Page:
Now What?

Now that you have a sense of why GoogleDocs are useful in the classroom, here are some ideas for how you can incorporate them into your classroom:

  • Use Docs when you Peer Workshop. Have each student upload their work and share it with the class. Students can easily comment on each other’s work, and the built in chat means that students can talk to each other while they comment. It’s great for having students peer workshop outside of class, but is helpful even when they are sitting together at the same desk!
  • Before class, have students create a set of questions about the reading in a shared document. Use those questions to generate class discussion, or have students answer each other’s questions! This document will stay public, so students can refer to it as they prepare for exams or write essays.
  • Create sign-up sheets for conferences and presentations in Docs.
  • Use docs to create a set of helpful links, or a set of key terms. Docs can be added to easily, so this document can be evolving throughout the semester, as you and your students find more sites of interest. Start a doc on day one of the course and see where it ends up!
  • Post some of your lecture slides or notes to Docs and invite students to take notes in the collaborative document. Students will have a collective and accessible record of the class by the end of the semester, which can be shared with future classes!
  • Invite students to share materials with other sections of the same course, or students in different courses. What could students in a writing class learn from a biology class, for example?
  • Have students post their thesis statements for group workshops: encourage students to comment on the statements, ask questions, and think through the ideas presented. Then, post the document on Twitter and solicit comments from your field. What do other people think?
  • Use docs to create a huge annotated bibliography! Have each student contribute two or three sources, and by the time everyone has shared, the class will have a group document with dozens of annotated sources!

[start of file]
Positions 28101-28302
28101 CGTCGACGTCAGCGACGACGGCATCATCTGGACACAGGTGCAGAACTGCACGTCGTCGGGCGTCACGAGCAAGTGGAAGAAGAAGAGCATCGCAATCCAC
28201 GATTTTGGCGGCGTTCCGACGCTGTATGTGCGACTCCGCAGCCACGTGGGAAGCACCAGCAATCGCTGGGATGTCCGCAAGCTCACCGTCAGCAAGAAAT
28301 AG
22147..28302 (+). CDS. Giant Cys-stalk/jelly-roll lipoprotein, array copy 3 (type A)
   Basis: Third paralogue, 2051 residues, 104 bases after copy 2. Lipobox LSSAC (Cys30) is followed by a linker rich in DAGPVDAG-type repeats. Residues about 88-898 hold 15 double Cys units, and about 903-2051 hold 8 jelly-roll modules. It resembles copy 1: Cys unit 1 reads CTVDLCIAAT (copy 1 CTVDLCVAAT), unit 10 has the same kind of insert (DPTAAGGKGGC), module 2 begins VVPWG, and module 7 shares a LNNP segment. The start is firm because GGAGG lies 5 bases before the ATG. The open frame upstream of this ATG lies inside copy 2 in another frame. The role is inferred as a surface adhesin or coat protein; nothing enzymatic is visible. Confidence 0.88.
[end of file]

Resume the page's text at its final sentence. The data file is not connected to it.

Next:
• Have students collaborate on group projects or essays in the doc. Students can all write at once in the body of the document, and can use the comment features or chat function to talk to each other and plan their ideas.

These are just some of the infinite number of ways you can include this platform into your teaching.

If you’re new to GoogleDocs, I have set up a sample doc here. Go head and play around with the features: check out chat (the arrows on the right hand side of the screen), make comments, add links, and add your knowledge and questions to the document.

Do you use GoogleDocs in your class? What works for you? Share your thoughts in the comments below!


2 Responses to Teaching with GoogleDocs

  1. Rob Voss says:

    I use Google Docs constantly in my classes. This semester I have used Google Spreadsheet to populate lists of important people during the Scientific Revolution and Enlightenment in real time during class. The entire class worked at the same time on the doc to add people, major works, mentors/mentees, and eventually location. We *hopefully* will take the location function and expand it using either Simile or another app to map the locations so the class has a sense of space and the relationships of major thinkers during this era.

    We did something similar for lists of explorers/conquistadors.
    Google Docs is definitely in my teaching tool box.